About rebeccamillerillustration

Rebecca Miller is an American illustrator and graphic designer best known for her clean, minimalist illustrations and humor-themed subjects. Born in Texas and raised in Michigan, Miller's unique illustration work is shaped by her studies at Alma College (BFA in Illustration & Graphic Design with Departmental Honors and Design Scholarship Awards) and her participation with the New York Arts Program (New York City) while working with Welcome Books and the boutique graphic design studio Rappy & Co. The driving creative forces behind Miller's work are clean typographic designs, pop culture, graphic novel art, Doc Hammer and Jackson Publick's The Venture Bros. series, tattoo design, and tongue-in-cheek humor. With gallery shows ranging from Michigan, New York, and Florida, Miller is now currently expanding her portfolio and is in the works on a long-overdue graphic novel.

Whitetail Deer Antler growth timeline

A simple sketch timeline of whitetail deer antler growth. Starting from the nubs to 4 month growth.

Nature sure does love its organic, sensible growth patterns.

Reference video of source.

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In otter sketching news…

Working on secondary characters. This otter-ly friendly character is going to appear more on the second half of the novel. Worked through preliminary sketches for general personality and facial expression. Main emotional palette is bouncing between happy/laughing/smiling, ADHD distracted, and at times melancholic. Great character to really get a chance to do justice. The otter’s sideburns is befitting.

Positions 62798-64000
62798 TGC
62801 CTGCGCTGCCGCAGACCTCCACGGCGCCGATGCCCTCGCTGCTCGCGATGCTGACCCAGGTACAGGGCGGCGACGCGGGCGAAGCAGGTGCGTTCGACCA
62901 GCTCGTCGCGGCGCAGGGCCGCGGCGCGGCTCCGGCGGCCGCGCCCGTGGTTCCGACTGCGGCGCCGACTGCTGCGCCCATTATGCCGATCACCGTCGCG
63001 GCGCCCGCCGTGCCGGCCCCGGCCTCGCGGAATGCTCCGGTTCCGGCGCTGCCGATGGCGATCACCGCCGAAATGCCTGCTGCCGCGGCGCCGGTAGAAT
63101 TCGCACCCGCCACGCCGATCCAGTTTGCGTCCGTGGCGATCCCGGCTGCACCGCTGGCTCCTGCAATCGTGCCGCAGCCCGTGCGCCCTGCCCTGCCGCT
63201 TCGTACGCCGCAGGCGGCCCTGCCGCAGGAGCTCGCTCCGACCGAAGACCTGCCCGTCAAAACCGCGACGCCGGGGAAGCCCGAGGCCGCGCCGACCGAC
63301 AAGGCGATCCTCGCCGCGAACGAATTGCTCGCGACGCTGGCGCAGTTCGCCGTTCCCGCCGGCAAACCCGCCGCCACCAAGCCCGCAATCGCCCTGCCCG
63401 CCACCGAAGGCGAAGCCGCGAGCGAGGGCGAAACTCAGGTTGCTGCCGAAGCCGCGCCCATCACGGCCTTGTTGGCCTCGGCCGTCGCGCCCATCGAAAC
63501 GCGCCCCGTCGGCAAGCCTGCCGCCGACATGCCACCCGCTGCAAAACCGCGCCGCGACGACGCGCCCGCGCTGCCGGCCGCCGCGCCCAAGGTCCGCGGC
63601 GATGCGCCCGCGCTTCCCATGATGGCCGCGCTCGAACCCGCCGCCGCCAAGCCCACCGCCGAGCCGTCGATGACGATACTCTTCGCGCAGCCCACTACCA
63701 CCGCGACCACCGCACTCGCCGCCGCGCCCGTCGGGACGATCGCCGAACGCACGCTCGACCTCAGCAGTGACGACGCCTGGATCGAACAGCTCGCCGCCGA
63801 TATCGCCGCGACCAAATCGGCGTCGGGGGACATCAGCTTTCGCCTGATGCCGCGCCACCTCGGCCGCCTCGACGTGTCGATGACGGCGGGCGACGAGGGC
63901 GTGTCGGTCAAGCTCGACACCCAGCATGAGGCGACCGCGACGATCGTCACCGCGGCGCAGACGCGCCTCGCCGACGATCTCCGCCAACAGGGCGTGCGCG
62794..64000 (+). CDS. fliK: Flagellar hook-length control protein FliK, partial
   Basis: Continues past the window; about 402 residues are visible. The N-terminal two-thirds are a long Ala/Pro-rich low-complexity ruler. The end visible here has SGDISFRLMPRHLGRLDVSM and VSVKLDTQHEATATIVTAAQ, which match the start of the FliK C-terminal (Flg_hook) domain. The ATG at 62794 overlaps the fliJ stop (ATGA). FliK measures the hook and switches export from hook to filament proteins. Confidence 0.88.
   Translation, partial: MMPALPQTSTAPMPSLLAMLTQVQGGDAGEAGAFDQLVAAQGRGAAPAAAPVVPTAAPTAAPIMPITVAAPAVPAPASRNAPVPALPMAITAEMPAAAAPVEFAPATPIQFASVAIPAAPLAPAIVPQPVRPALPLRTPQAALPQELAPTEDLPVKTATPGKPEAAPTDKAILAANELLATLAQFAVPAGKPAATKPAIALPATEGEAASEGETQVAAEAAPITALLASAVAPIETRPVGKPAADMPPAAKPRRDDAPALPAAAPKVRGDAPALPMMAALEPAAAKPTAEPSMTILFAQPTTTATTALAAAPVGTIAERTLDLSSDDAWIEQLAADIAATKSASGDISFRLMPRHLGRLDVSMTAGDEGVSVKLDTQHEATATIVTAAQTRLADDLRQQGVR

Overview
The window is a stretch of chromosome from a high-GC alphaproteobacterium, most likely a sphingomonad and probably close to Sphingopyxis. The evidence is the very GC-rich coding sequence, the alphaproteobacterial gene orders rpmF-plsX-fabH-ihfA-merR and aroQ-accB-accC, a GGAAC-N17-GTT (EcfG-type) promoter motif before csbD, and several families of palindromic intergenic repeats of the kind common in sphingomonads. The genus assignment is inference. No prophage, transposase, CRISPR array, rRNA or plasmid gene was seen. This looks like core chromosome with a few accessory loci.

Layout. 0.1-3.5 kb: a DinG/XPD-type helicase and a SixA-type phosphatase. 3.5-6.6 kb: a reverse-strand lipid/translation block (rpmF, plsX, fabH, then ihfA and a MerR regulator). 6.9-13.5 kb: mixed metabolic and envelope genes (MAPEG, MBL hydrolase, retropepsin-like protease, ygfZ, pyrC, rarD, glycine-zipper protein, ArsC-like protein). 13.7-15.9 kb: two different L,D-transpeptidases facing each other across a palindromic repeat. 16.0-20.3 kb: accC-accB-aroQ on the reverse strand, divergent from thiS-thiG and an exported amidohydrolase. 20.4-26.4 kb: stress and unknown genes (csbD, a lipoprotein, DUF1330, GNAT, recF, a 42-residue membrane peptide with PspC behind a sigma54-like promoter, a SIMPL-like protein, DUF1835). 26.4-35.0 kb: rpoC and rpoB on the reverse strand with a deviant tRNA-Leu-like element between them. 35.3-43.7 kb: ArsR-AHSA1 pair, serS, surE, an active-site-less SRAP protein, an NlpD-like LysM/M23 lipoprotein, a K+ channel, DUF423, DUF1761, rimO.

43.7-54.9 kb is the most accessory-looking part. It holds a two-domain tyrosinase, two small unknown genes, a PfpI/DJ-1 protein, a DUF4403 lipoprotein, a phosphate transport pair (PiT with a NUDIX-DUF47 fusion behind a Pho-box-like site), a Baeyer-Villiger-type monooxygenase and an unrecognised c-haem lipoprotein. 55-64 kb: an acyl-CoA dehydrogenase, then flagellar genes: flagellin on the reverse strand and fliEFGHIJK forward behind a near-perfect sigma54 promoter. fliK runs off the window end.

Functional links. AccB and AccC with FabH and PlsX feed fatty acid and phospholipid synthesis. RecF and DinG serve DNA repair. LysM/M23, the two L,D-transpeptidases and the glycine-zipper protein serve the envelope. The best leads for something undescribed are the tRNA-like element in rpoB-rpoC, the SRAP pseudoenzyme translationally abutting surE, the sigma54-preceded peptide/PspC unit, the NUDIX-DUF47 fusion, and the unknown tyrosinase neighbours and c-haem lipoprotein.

Character Development :: Building up

In certain scenarios, if you’re uneasy in how to replicate a character, start with the basic geometric, shapes or forms. If you have access to underlying skeletal features… even better! Next, start to add details. Lastly, finalize with stronger linework.

Muscle memory of the underlying forms and structures will allow for an easier flow of how the skin atop it naturally falls or covers the skull, bones, or muscles. 

Getting Motivated & Organized : The Storyline

Of all things that are most dubious, daunting or otherwise… none compare to the storline. If your jazzed about it, the complexity and excitement shows. If it’s just straight ‘meh’… it will get amplified. And if you’re in my boat…it’s downright terrifying (but in a good way).

Consider your own fears (for better or worse) an excellent reason to get motivated or view them as an opportunity for some good ol’fashion introspection. With the right amount of the stuff and harnessing it correctly, fear (or rather the urge to overcome it) can prove a to be a powerful ally.

Stepping Up to the Plate: The Storyline The storyline for the graphic novel of my mine is just about laid out. Some authors use post its, cue cards,  notecards…or just binders of scrap paper thrown together. Use whatever the method works for you. 

Those little index notecards just happen to be the right size for the sections of the narrative. Some sections happen to be more full, others… not so much. But good writing should be a blend of both a slower pace sequences matched near faster paced.

Consider your favorite piece of writing (or yarn, flick or graphic novel). There’s a pacing, a rhythm, a sort of melody in the way events and characters happen. 

The cool thing about index cards is that you can shuffle them around and rewrite or reorganize them without getting too overattached to them*. The flexibility is a happy sandbox for which you can really play around with.

*(The majority of good writers have the common advice of “not getting married to the first idea but rather having it be a springboard for new ideas”. Also, unless your James Joyce, your first go’round will be pretty raw/cruddy to begin with. Gotta start somewhere though! )